According to an analysis from the Congressional Budget Office, all federal employees may see a better rate on their health insurance premiums under a bill to overhaul the U.S. Postal Service.
A major part of the 2017 Postal Service Reform Act would be the creation of a new health benefits program solely for postal employees and retirees. It would also require all eligible annuitants to enroll in Medicare as their primary health insurance provider.
Federal employees remaining in their current FEHB plans would see their costs fall because removing postal employees (who generally cost more to insure than the rest of the federal workforce) from their pools would decrease the overall expenses associated with their insurance.
CBO did predict the government’s portion of premium costs would decrease by $1.4 billion for federal retirees and $1.9 billion for current employees over 10 years. However, they didn’t estimate the savings FEHB enrollees would receive.
Analysts also predicted premiums in the new system “for postal employees and annuitants would be lower than the FRHB premiums those people would face under current law”. CBO didn’t predict, however, savings for the individual but said USPS would save $2.2 billion for current postal workers and $2.5 billion over 10 years under the postal-specific health care program.
This reform proposal, for the first time in several years of effort, has won the backing of both major political parties and nearly every stakeholder group. Although, one group remains in opposition.
The National Active and Retired Federal Employees Association has said the 76,000 postal retirees who currently use FEHB plans as their primary insurer, rather than Medicare, would face unwanted costs. By their estimation, the premium for Medicare Part B (currently $134 per month) would exceed the savings the retirees would see in their new postal-specific plan.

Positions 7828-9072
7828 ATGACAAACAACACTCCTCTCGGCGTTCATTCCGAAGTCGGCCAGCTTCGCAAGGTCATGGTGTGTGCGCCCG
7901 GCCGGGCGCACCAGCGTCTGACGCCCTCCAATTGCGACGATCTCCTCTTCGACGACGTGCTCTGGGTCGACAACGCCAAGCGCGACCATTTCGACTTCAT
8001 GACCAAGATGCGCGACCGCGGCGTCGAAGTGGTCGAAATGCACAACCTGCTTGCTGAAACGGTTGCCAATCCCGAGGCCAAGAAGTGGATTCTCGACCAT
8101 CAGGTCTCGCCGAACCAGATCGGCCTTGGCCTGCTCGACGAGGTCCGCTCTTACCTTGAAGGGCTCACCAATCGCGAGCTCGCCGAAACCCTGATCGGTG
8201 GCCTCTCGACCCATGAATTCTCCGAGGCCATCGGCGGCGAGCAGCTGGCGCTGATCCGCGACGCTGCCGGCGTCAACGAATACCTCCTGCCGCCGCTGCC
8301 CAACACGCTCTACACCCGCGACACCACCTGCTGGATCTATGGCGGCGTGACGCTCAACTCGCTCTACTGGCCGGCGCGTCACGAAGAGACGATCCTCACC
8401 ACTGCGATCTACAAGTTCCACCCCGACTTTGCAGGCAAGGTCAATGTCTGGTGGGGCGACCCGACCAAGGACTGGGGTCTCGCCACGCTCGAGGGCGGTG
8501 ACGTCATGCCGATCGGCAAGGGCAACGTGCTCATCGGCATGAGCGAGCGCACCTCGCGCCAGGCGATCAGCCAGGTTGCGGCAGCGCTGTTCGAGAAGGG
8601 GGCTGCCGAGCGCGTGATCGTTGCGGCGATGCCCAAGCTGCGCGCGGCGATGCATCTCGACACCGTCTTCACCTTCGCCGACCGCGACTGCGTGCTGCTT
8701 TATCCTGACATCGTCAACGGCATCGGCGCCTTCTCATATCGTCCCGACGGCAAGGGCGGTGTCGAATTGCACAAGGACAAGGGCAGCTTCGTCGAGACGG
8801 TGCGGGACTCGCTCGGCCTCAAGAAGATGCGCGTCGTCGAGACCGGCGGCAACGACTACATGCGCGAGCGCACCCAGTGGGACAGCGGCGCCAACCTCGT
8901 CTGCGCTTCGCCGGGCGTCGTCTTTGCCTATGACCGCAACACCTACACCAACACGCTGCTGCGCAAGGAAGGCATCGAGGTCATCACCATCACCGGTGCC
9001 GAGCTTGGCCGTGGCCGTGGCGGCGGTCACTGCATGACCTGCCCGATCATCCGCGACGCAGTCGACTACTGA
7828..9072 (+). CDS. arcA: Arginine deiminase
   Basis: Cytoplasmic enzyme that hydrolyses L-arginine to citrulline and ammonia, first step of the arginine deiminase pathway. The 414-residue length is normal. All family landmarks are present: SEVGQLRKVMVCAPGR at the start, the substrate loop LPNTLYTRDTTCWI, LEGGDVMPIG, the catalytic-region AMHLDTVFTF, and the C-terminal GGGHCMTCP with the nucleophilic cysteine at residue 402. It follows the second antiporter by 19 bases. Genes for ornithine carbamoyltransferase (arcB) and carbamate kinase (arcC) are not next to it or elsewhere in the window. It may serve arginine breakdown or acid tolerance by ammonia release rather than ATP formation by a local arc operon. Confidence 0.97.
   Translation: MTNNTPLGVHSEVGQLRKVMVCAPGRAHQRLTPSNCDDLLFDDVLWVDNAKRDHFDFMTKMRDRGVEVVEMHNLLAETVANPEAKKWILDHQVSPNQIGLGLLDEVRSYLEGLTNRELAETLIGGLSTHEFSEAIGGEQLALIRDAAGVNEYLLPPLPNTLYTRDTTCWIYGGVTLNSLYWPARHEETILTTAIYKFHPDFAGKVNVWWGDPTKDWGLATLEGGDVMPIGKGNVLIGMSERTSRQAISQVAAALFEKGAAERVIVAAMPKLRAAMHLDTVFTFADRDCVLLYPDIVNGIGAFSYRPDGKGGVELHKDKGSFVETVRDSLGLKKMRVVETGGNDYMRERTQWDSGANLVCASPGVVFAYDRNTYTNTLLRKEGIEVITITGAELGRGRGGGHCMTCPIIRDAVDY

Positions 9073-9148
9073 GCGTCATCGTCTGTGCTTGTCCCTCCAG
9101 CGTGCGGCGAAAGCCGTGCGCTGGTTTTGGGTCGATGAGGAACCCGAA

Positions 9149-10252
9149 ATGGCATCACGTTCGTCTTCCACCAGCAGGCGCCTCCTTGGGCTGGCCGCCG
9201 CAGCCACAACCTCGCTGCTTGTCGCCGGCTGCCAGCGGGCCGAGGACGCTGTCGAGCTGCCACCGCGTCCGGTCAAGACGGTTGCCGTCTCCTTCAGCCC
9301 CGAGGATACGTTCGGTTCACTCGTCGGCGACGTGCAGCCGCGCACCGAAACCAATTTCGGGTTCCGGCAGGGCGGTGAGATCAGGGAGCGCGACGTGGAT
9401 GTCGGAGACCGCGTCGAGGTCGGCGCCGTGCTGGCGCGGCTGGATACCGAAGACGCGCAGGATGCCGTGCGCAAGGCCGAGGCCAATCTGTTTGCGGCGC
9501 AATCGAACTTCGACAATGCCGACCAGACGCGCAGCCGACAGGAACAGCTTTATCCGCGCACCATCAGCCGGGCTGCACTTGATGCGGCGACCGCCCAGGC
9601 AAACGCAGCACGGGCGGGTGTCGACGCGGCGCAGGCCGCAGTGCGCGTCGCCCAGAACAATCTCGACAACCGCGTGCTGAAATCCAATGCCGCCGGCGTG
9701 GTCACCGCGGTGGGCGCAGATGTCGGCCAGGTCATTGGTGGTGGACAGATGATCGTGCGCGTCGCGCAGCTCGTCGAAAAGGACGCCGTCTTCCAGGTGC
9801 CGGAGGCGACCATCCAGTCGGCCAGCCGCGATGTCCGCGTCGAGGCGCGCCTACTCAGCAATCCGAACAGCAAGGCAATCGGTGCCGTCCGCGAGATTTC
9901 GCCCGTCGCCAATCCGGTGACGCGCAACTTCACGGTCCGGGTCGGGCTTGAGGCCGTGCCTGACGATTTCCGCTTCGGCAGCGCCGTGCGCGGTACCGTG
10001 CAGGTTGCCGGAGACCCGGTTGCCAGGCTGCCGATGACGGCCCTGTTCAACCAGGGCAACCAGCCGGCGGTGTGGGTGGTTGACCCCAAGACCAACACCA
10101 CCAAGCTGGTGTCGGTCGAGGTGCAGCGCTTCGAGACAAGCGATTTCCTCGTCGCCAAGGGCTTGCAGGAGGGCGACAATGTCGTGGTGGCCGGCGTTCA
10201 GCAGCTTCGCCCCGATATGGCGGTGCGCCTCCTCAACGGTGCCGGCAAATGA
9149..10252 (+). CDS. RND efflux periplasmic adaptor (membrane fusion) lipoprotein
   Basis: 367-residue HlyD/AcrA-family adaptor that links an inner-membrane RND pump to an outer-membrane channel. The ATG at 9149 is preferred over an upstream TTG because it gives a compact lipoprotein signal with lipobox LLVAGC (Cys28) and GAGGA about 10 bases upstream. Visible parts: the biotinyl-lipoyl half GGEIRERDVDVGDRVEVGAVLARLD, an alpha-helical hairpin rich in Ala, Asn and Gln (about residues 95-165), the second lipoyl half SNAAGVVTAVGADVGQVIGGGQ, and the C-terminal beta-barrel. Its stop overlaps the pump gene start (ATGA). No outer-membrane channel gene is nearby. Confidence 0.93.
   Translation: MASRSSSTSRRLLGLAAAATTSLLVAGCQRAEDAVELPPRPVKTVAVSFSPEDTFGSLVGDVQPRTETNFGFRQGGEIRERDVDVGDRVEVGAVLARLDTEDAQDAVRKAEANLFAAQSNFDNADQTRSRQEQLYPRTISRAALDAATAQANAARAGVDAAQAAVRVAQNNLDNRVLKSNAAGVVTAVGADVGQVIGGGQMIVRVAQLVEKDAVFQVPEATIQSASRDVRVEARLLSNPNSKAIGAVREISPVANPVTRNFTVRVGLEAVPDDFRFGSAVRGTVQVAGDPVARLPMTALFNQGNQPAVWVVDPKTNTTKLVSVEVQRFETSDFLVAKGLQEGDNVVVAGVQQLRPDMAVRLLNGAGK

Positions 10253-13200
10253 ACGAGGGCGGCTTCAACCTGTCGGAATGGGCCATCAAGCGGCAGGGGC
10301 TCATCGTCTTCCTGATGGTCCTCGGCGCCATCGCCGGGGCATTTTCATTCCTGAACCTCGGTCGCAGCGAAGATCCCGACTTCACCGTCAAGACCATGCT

NARFE President Richard Thissen said, “After finishing long careers with USPS, postal retirees should not be threatened with the loss of their health insurance entirely if they do not buy additional coverage through Medicare. This not only eliminates choice about health insurance for postal retirees living on fixed incomes, but it also sets a dangerous precedent for all federal retirees.”
The American Postal Workers Union has endorsed the bill. The savings demonstrated “the positive changes that have been made in the legislation.” They noted 80 percent of its retiree members already opt into Medicare and that along with FEHB plans, provide “virtually 100 percent medical coverage with no co-pays, deductibles, co-insurance or catastrophic limits.”
To ease the transition for the remaining retirees onto Medicare, the bill will require USPS to pay 75 percent of Part B premiums in the first year, for those currently not participating, 50 percent in the second year, and 25 percent in the third year.
CBO did acknowledge some postal retirees would incur new costs but said they could be partially offset. “Some postal annuitants would be required to pay new premiums associated with mandatory Medicare enrollment and additional amounts for health care services. However, Postal Service health plans pay a share of the cost of annuitants’ health care services, and CBO estimates that the aggregate additional cost for these annuitants would be offset by those contributions,” CBO wrote.
In total, CBO estimates the bill would save $6.2 billion, which would go to USPS itself. The savings would be through a combination of health care savings, rate increases, service changes, and an accounting adjustment.